TALES FROM THE TRAIL (AND SOMETIMES THE ROAD TOO)

click on any picture in a post for a larger view

Tuesday, December 22, 2009

Solitude Run -- Out and Back to Top of the World

I had originally posted a group run for this morning, but then learned about possible rain. So I cancelled that post, with the hope still that rain would not fall, and I'd get out there anyway. Gear ready, ipod loaded, I went to bed with my phone alarm set for 6:00 AM. I'm unsure exactly what time it began to pour -- somewhere between two and four AM, and I continued to wake throughout the night to the sound of high winds and more rain.

There went my plan.

I slept in (oh, til about 7:00 and lay about on the couch). Skies were clear when a few hours later I phoned the wilderness park to learn it was indeed open! By this time, I was preparing breakfast for the boys, and I thought all hope was lost for a trail run today. Oh, I'm going on and on here -- needless to say, I got out to Aliso Wood Canyons for a nice long run today.

The wind blew cold and hard as I made my way down into the canyon. The skies though, were bright and blue. Glorious. The trails were virtually empty, one or two bikers here and there. I saw one runner making my way through Wood Canyon. The solitude was joyous.

Who says we don't have fall color in California? (Oops, it's not fall anymore -- yesterday it turned winter : )



Crossing the stream on Wood Canyon before Mathis Trail


Still on Wood Canyon Trail, 3rd stream crossing


Mistletoe clumps high up on Sycamore branches


Leaf litter at the base of giant Sycamore in Wood Canyon


Shelter from the wind came just a bit after the Sycamore above, where the Coast Live Oaks shade the trail and the stream gurgles a few feet below the trail's edge (a little over 3 miles in from the ranger station). I didn't notice any animal tracks, no bunnies hopping about, no quail families wobbling alongside the trail. I was completely alone. Even when I came to the end of Wood Canyon where usually a small group of bikers congregate before making their way up Cholla -- no one.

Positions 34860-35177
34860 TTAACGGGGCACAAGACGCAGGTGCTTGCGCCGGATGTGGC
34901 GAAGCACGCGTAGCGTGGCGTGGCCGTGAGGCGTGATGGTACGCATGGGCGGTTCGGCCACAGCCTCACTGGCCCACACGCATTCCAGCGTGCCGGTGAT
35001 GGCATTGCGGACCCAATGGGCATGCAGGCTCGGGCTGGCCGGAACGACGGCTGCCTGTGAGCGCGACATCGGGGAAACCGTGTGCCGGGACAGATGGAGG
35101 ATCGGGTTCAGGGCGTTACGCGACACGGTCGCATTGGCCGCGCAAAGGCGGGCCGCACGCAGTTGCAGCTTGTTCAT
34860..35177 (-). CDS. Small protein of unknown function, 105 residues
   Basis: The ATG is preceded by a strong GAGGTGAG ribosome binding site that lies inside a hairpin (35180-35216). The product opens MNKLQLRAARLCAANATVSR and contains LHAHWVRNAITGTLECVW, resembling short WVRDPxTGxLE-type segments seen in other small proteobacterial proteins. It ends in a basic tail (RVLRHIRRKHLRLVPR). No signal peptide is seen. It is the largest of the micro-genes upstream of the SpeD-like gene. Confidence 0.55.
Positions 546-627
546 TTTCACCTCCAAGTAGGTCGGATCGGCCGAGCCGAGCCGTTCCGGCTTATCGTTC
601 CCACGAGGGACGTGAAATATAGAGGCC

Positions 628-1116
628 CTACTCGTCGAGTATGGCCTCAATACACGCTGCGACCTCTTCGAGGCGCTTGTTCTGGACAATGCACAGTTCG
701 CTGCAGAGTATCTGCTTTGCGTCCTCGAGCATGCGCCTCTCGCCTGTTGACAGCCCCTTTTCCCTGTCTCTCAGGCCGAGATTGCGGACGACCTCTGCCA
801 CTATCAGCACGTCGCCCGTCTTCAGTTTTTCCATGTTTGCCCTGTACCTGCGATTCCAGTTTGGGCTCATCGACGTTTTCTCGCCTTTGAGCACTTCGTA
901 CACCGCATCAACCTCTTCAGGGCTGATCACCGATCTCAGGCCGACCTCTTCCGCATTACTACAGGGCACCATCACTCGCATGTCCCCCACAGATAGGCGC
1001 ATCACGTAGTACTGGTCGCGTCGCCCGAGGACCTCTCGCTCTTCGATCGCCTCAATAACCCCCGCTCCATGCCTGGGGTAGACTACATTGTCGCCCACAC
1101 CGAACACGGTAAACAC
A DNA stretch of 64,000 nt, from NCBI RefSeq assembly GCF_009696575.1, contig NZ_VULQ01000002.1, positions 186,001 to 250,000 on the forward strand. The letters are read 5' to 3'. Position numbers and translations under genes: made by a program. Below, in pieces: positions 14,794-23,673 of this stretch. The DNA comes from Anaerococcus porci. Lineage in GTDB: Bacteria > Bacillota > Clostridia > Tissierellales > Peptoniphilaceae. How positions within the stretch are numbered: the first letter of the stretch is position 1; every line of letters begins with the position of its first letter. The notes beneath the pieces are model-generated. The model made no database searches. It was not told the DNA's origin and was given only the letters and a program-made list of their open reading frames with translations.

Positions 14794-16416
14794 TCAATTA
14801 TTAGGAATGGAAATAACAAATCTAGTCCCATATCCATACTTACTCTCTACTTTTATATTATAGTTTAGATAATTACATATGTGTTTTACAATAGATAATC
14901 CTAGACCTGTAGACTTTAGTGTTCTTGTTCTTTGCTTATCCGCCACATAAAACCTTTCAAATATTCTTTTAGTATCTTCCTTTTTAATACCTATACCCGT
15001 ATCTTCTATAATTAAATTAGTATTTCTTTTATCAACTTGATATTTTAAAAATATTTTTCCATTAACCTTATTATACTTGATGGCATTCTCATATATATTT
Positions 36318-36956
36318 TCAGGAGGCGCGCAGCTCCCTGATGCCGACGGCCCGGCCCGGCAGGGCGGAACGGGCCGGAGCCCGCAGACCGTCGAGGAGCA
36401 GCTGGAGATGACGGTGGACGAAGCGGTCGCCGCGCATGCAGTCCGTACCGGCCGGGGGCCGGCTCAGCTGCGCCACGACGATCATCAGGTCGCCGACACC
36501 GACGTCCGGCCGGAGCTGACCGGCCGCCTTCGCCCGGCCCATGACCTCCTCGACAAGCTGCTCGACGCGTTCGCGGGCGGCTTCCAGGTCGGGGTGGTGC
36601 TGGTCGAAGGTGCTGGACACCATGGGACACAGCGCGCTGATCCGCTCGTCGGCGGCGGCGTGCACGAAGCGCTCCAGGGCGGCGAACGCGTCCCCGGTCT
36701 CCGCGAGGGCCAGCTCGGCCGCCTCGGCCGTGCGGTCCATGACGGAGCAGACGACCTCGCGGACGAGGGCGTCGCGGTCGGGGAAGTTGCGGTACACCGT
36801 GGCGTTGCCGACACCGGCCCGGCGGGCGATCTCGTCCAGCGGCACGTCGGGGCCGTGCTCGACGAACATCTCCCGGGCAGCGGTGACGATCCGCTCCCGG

Fungus along Wood Canyon Trail


Wood Canyon -- Moss growing along stream's edge


Running up Cholla was tough -- but it's getting easier. I made that turn at the top on Westridge and continued up and down, mostly up before any huge relief. The wind blew stronger on the ridge which was a little more populated with bikers and hikers. Just as I reached the top of the slow steady climb toward Rockit (& the water tower) a biker cycled up and stopped in front of me.

"Whew," he said. "That was tough! I WAS TRYING TO CATCH YOU BACK ON CHOLLA." He shook his head. "You're good."

There was a biker on Cholla? I chuckled. I guess I am improving some. Though I didn't acknowledge the compliment, I heard it loud and clear, and smiled.

"We've got a few more tough ones up ahead." I pointed up Westridge toward Top of the World.

"Oh, I'm going the sissy way," he said. "I'm going down Rockit."

"I wouldn't call that the sissy way," I laughed. And he zoomed down Rockit like a "bat out of hell."

On Westridge looking over, ALMOST THERE . . .


Top of the World! At last!



The wind blew its strongest at Top of the World. I took a quick detour into the park to refill on water and call home with an estimated time of arrival. The wind blew so hard that my husband couldn't hear me. Upon ducking into the bathrooms, I told him I'd be back at the car in about an hour and a half. And then I ran back up to the trail and headed back exactly the way I came. And it was a joy! Even back on Wood Canyon when I found myself kicking my ankles (from fatigue), it was still a joy. There were more bikers, a couple more runners, several more hikers. I saw a boy and his dad standing with their bikes on the side of the trail. They pointed out a coyote to me who stood off in the field. He was just looking at us.

Passing Mathis Trail, I began counting down the miles -- a sure sign of fatigue. Two and a half miles left! At the end of Wood Canyon, I turned back onto Aliso Creek Trail -- One and a half miles left! When the dirt trail ended -- .75 miles left! After passing the last sign marker -- .5 miles left! And then I could see the Church Steeple! That meant it was almost over -- success at my fingertips.

I ran on into the parking lot feeling pretty good for a hard 14 mile trail run. I was glad. Mighty glad.

3 comments:

  1. Thanks Jessica and Billy. I'm addicted to carrying my camera on the run -- every time I don't, I see a bobcat or something else I wish I had my camera for.

    Hope you have a great holiday!

    ReplyDelete